There is a display case of toys, icons really, of Bigfoot and the Yeti. These, a sign reads, are cultural artifacts: “moments in cryptozoology history saved from the dumpster.” On the opposite wall, a large collection of Andy Finkle paintings, flat and colorful, pop-art renditions of monsters and the men who look for them. Near the exit there’s a map of Maine with cryptid sightings marked out in pins. It’s no pincushion, but then the woods-to-people ratio up here is a high one.
The founder of this museum, the chief collector and curator of its holdings, is Loren Coleman. He is the author of an enormous stack of books, including the genre-defining Cryptozoology A to Z (written with Jerome Clark), a frequent speaker on the hidden and obscure, and a go-to interview subject for documentary makers. “I’m humbled by it,” he says of his stature in the field, and tells about a woman who came to the museum and burst into tears, she was so excited to meet him.
Coleman, who keeps his white beard neat and seems to favor sweater vests in the museum and safari vests in the field, speaks quietly and with deliberation, reminding me instantly of a high school guidance counselor. I later learn that he spent years doing research and teaching classes on mental health issues among at-risk youth, with particular attention to suicide prevention among the adopted.
Near the exit there’s a map of Maine with cryptid sightings marked out in pins. It’s no pincushion, but then the woods-to-people ratio up here is a high one.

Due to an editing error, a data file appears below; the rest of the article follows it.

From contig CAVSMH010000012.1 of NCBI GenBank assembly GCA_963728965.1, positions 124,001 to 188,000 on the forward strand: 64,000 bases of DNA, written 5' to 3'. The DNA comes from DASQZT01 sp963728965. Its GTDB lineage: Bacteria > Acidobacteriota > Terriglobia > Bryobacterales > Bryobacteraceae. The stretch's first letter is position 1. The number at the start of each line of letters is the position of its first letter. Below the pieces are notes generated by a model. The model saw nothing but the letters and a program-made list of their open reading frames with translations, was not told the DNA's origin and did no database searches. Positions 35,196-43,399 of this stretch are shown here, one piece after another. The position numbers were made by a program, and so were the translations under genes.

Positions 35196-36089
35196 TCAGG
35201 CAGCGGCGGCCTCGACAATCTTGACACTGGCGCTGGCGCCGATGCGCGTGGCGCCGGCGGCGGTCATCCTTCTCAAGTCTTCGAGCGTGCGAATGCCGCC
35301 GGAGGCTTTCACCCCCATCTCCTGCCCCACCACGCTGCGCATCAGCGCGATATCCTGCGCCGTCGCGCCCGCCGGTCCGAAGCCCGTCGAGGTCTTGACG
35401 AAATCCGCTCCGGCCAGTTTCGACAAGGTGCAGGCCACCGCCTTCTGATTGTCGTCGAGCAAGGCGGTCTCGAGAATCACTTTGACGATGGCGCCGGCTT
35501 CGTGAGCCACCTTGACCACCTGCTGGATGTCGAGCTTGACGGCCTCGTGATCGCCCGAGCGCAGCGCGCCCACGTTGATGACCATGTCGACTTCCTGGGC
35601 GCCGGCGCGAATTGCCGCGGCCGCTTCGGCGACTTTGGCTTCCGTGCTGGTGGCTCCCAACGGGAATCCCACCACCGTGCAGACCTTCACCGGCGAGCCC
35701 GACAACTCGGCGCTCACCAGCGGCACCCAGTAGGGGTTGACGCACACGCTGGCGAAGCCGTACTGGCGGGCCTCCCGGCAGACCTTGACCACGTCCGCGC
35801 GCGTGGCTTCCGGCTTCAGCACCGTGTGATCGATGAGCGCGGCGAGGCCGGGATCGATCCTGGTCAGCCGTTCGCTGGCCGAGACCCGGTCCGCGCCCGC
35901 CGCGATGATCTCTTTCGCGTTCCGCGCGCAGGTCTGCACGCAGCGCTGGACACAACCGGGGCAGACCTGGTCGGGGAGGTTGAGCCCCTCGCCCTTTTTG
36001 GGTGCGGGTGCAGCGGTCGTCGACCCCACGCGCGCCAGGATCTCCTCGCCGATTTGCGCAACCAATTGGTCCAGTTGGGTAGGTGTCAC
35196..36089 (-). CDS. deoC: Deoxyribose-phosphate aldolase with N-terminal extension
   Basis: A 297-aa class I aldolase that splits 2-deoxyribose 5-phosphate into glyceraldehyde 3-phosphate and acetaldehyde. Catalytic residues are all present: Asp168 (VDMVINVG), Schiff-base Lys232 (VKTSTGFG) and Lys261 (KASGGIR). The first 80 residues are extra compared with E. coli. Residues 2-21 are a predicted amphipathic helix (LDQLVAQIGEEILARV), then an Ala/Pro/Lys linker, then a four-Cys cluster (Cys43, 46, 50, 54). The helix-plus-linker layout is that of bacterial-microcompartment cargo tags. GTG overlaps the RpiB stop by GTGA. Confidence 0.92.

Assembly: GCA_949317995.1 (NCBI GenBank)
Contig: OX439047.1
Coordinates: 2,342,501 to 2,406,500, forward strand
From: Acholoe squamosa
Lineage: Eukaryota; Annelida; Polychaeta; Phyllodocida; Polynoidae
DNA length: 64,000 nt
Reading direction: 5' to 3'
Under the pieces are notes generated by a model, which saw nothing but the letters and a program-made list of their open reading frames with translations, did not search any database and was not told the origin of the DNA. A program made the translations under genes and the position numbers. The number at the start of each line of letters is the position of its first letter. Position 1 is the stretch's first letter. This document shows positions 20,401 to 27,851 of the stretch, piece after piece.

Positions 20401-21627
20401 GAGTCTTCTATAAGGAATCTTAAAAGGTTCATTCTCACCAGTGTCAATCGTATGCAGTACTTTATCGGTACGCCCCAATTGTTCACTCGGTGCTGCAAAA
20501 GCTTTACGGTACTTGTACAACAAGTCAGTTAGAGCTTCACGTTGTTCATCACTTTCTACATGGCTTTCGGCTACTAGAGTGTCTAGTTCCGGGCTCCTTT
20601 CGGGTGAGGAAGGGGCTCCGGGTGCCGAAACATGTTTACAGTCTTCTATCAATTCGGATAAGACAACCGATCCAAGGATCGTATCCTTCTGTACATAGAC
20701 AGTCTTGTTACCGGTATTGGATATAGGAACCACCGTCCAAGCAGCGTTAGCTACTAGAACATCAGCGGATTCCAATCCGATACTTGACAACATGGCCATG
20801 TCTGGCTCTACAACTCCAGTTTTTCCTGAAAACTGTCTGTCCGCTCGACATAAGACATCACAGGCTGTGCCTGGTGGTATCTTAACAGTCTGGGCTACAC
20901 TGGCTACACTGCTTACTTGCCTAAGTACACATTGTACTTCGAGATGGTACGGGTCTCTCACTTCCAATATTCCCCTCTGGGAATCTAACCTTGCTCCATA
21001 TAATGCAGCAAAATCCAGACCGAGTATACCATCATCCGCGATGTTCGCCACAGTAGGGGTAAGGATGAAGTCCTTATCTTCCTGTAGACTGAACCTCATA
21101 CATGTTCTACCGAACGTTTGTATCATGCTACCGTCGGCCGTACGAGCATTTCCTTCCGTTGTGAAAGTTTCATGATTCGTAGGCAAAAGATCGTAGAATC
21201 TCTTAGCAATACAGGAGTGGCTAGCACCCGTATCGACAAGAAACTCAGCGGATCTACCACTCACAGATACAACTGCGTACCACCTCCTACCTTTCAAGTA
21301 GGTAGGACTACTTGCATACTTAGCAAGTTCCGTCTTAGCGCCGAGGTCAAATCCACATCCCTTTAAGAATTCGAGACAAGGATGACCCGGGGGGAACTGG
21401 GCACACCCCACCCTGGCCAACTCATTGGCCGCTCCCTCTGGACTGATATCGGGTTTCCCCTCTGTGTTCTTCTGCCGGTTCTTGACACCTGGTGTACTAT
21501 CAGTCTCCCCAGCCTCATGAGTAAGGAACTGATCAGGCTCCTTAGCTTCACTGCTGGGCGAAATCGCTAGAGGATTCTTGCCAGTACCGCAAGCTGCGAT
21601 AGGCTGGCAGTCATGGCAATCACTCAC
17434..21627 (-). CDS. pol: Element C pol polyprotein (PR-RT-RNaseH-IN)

I’m curious to discover if there is a connection between these seemingly disparate parts of his life—between working within the academy and working decidedly out of it, between talking to troubled kids and searching for signs of Bigfoot. “The work I’ve done around mental health is really around mysteries … suicide is one of the greatest human mysteries,” he told me. “So, trying to look at the mysteries of animals, from a very early age on, I knew we were animals, and there’s this kind of artificial separation. But I saw looking at mental health, looking at Freudian phenomena, looking at cryptozoology, all kind of merge—without me going fringy or crackpotty, just trying to keep very grounded in a scientific way looking at all of those. To me it’s never been separate. I see them interrelated in a way a lot of people don’t.”
Coleman grew up in Illinois and busied himself in his pre-teen years with diverse interests, but he found his true calling at age 12, when he went to see Half Human—the American version of a Japanese film called Jūjin Yuki Otoko, about the Yeti.
Jūjin Yuki Otoko, by Godzilla’s much-lauded production team of Ishiro Honda, Eiji Tsuburaya, and Tomoyuki Tanaka, seems mostly notable for its conspicuous absence from the monster-movie canon. Its depictions of a tribe similar to the native Ainu as backward inbreds worshiping a mountain monster were enough to have it banned (or at least, removed from circulation) in Japan, and it has since sunk into obscurity. Half Human is a clip job—the American producer added a new soundtrack, a few American actors, and a news-reel style announcer, making the film the object of some derision among monster film connoisseurs. Beyond any discussion of cinematography, Half Human was enough to captivate the young Coleman.
“I went to school the next week,” he told me, “and I was kind of shocked by the reaction [I got from my teachers] … like it was something beyond what they wanted to talk about in school. But luckily I had really good reference librarian friends, and one of these said, ‘Well, let me give you some books,’ and …I went home and devoured them.”